On the Iranian side the soldiers are very young and look at me from behind the gate which opens to let me through to the offices.
After letting me jump the queue of people waiting for the visa, a soldier brings me in front of the seniors. One of them wants to have a picture taken with Pirlo (apparently myself), another one sighs dreamily at the word “Milano”. Then I get asked, seriously this time, what I think about the Iranians. I say that I traveled many kilometres to find out by myself. “Welcome to our country but be careful…roads are very bad”.
The last gate opens, a parked car with the bonnet opened offers local currency, from the window of another one the dirty feet of someone resting stick out.
I enter the traffic of Khoy in the hot hours, looking for a currency exchange bureau. My guardian angel comes towards me with a resolute look and says in a perfect English “Welcome to Iran, what is it you need? Park your motorbike in front of my shop, none will touch anything. I will take you there”.
His name is Mani, he is 25 and studies pharmacy in India. He occasionally works in the family shop which is right in front of the bazar. He takes me to the exchange bureau, he explains the value of Rial and Toman, he finds a perfect hotel for me and buys me an ice cream whilst showing me off like a trophy to her acquaintances on the road street.
In the evening at the hotel I get a message delivered in Italian: “ hi, I saw your motorbike and I couldn’t believe it! I am passionate about travelling, call me I am at the 104. Amir”.
Amir is an Iranian guy who has been living in Italy for many years. He is currently building an hospital in a war zone. That precious encounter changes my journey and gives it another meaning. I will drive less kilometres but I will go to the Iranian Kurdistan mountains.
At the petrol station near the Urmia salty lake, a small blue Honda approaches. I instantly think of a nuisance but Shahin approach is very different: a smile, where do I come from, do I need anything? I ask for directions to the lake. He invites me to follow him and he will take me there.
It feels like riding on the snow and we aim straight to the centre of the immense body of water, the biggest lake in the Middle East before the river was diverted to the thirsty Tabriz few years ago.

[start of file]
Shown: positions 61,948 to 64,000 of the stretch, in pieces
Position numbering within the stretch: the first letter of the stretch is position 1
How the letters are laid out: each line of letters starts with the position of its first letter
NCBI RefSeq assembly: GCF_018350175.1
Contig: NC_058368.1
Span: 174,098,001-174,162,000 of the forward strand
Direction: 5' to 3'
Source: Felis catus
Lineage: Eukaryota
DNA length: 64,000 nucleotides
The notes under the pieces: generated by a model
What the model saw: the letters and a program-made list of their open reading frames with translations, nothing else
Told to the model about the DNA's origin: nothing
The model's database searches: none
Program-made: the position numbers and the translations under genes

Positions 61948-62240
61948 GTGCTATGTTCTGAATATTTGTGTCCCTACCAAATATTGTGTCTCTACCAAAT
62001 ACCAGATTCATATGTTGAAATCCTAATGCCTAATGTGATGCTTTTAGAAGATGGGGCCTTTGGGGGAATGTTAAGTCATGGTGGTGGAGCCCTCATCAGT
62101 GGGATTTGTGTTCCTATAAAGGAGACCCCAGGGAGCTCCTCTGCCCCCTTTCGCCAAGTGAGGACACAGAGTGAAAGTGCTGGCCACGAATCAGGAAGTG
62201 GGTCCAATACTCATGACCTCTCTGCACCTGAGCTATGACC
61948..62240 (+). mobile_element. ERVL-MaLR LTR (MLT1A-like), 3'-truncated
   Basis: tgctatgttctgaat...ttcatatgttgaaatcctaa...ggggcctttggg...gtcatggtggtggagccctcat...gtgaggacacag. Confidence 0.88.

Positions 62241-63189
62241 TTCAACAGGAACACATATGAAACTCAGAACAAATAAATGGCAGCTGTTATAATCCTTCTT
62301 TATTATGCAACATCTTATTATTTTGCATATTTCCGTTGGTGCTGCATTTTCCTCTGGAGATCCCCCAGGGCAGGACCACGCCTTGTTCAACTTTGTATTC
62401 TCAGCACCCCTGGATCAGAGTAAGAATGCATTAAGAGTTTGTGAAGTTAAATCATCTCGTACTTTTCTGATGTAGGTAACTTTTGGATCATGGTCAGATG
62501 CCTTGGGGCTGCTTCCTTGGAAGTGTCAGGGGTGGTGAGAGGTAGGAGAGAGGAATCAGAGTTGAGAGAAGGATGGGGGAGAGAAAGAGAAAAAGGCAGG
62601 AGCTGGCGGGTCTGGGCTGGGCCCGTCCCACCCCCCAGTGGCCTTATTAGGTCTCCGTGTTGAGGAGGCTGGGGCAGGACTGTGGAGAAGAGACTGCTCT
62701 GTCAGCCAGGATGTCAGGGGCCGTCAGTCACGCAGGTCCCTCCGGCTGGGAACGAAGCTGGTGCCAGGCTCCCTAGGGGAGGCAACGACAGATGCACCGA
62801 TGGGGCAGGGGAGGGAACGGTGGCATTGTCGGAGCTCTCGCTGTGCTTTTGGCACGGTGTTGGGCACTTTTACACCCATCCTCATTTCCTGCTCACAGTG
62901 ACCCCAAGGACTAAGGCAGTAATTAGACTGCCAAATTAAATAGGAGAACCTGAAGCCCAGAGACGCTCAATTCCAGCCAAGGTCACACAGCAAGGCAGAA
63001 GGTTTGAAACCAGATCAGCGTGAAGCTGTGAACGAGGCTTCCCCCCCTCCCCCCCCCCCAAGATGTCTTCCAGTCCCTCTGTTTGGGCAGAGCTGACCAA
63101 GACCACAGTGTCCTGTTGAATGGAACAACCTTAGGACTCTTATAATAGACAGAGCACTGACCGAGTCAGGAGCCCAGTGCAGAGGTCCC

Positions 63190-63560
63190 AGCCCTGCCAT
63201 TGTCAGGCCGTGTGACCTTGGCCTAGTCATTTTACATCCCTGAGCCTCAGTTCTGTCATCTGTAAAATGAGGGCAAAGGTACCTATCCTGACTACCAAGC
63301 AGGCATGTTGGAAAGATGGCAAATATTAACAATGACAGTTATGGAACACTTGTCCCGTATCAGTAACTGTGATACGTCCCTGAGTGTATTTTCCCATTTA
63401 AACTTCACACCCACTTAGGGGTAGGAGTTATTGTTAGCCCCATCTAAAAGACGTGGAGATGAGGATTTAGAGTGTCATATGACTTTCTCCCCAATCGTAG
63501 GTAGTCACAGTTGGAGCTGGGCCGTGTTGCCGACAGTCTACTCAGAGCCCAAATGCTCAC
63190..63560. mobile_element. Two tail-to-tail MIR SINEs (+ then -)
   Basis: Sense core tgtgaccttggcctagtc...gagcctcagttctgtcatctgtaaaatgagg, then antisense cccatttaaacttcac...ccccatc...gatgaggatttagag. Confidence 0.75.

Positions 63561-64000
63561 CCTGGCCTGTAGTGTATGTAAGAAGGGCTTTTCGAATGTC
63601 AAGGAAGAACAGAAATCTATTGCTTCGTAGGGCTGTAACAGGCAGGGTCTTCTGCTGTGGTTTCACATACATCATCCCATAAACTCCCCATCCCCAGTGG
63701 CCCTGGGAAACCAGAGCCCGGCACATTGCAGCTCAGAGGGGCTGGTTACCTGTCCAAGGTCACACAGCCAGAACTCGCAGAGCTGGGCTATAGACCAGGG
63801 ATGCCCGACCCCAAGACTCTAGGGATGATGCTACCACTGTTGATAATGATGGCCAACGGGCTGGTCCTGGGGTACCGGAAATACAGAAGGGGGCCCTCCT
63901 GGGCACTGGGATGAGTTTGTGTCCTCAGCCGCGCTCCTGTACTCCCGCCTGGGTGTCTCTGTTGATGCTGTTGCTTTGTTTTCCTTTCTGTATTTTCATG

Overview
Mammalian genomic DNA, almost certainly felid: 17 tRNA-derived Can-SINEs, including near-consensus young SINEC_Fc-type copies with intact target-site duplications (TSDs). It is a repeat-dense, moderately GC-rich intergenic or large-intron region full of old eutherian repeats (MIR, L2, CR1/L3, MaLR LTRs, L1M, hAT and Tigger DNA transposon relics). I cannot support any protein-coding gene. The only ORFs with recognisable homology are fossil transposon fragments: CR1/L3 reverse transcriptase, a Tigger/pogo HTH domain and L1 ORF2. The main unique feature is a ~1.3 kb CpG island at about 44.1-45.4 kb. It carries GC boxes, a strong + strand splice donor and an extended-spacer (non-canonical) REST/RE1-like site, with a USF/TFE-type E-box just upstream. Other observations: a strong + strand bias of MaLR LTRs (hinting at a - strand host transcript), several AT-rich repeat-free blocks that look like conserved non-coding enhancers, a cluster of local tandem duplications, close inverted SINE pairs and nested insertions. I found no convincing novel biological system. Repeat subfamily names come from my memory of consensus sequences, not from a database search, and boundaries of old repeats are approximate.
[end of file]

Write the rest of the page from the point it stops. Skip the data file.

I am surprised of such beauty in a place that is dying. In the distance, like in a dream, I see a veiled woman who is walking on the pink surface of the lake.
Among the insane traffic of the yellow cabs of Urmia which nearly touch me, my headache gets even worse. I park my bike in the Reza Hotel hall where it will stay for a week. The following morning I will be found unconscious in the lift. At the hospital I get diagnosed with food poisoning.
I still have cold sweats and no strength when I get back on the road. Determined to leave despite losing 6 kg, I intend to stop at the first stumbling block on the way to Zanjan.
The motorway runs ever so thick until it clots in a city artery: I am in Teheran.
My arrival feels like a dream and to this day I couldn’t say if it really happened or if it was the result of my imagination. I see the Azadi Tower, the city symbol, but I cannot reach it, I have to follow the flow of the cars wherever they go. I read the road-book I wrote before leaving with the directions to reach Saba’s house but I realise soon enough that I can get there only by following a cab.
Purified by the illness, with no needs nor desires, balanced and in form, the days in Teheran go by happily among collective cabs, car trips with friends and dinner invitations. Freed from the responsibility to reach the destination I now have under my feet, I have no desire to carry on, perhaps because that would mean going back.
When I thank Saba for her hospitality and I decide to set off to the Kurdish region, I found myself being lazy.
I stop in Senandaj, capital of the Iranian Kurdistan , before carrying on towards the villages in the mountains. Sanaz, a girl I met in an internet-café, invites me to use her home wi-fi, she introduces me to her parents and her siblings. I am the dinner guest and when I express my contentment for being able to speak to a girl who is not wearing a veil, Sonouran, the older sister, says with a smile that they are Kurdish and communists. The evening flows pleasingly around the table singing “Bella ciao”.
I leave the asphalt road for a mountain unsurfaced one which becomes difficult and full of potholes only when approaching the few inhabited places. I get to Palangan covered in dust, a village built by hand with stones and mud. When it becomes impossible to carry on I leave the bike near the first houses I come across and I cover it with old blankets borrowed from Mohammed, the mayor’s son.
After a meeting held by the elderlies to assess the foreigner, the mayor called Razi invites me over for dinner. I am allowed to witness the people in the house pray, comfortably sitting on the magnificent rugs.
Mohammed and Carzan play football in the bedroom while Rojein, the beautiful 16 year- old sister, dressed in a traditional yellow dress, peels potatoes sitting on the floor. With a smile she asks “why are you not Muslim?”
I leave heading north along the unsurfaced road which run few kilometres away from the border with Iraq. These are the places we are told not to visit.
The ochre hills, from gold yellow to light brown, are round and soft. In the valley a line of dense green trees hide the river. It is not difficult to imagine it in flood among the hills covered with flowers, in spring.